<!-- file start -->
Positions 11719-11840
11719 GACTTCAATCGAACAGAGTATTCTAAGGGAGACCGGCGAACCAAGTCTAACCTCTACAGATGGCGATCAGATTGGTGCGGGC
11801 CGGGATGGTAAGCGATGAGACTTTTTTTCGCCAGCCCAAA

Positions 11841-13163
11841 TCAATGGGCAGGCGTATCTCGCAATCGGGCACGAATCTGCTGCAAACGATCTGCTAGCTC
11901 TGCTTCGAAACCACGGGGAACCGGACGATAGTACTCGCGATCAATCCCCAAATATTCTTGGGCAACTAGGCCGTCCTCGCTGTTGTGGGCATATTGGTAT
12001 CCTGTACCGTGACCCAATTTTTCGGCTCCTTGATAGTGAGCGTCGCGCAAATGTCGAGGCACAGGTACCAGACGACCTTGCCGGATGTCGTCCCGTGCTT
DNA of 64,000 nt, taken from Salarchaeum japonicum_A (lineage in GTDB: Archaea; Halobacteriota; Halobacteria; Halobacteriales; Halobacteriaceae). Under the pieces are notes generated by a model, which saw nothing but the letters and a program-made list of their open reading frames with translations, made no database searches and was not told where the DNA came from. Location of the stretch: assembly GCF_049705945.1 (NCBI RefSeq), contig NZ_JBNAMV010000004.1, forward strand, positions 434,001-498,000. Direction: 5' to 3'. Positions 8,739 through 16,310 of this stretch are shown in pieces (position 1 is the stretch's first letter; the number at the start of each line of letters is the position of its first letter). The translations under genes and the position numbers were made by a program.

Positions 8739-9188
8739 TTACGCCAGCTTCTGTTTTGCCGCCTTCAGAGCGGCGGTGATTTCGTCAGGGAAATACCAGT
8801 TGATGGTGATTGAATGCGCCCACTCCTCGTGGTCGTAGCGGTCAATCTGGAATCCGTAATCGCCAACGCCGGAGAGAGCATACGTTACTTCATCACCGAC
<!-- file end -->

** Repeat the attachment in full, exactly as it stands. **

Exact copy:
Positions 11719-11840
11719 GACTTCAATCGAACAGAGTATTCTAAGGGAGACCGGCGAACCAAGTCTAACCTCTACAGATGGCGATCAGATTGGTGCGGGC
11801 CGGGATGGTAAGCGATGAGACTTTTTTTCGCCAGCCCAAA

Positions 11841-13163
11841 TCAATGGGCAGGCGTATCTCGCAATCGGGCACGAATCTGCTGCAAACGATCTGCTAGCTC
11901 TGCTTCGAAACCACGGGGAACCGGACGATAGTACTCGCGATCAATCCCCAAATATTCTTGGGCAACTAGGCCGTCCTCGCTGTTGTGGGCATATTGGTAT
12001 CCTGTACCGTGACCCAATTTTTCGGCTCCTTGATAGTGAGCGTCGCGCAAATGTCGAGGCACAGGTACCAGACGACCTTGCCGGATGTCGTCCCGTGCTT
DNA of 64,000 nt, taken from Salarchaeum japonicum_A (lineage in GTDB: Archaea; Halobacteriota; Halobacteria; Halobacteriales; Halobacteriaceae). Under the pieces are notes generated by a model, which saw nothing but the letters and a program-made list of their open reading frames with translations, made no database searches and was not told where the DNA came from. Location of the stretch: assembly GCF_049705945.1 (NCBI RefSeq), contig NZ_JBNAMV010000004.1, forward strand, positions 434,001-498,000. Direction: 5' to 3'. Positions 8,739 through 16,310 of this stretch are shown in pieces (position 1 is the stretch's first letter; the number at the start of each line of letters is the position of its first letter). The translations under genes and the position numbers were made by a program.

Positions 8739-9188
8739 TTACGCCAGCTTCTGTTTTGCCGCCTTCAGAGCGGCGGTGATTTCGTCAGGGAAATACCAGT
8801 TGATGGTGATTGAATGCGCCCACTCCTCGTGGTCGTAGCGGTCAATCTGGAATCCGTAATCGCCAACGCCGGAGAGAGCATACGTTACTTCATCACCGAC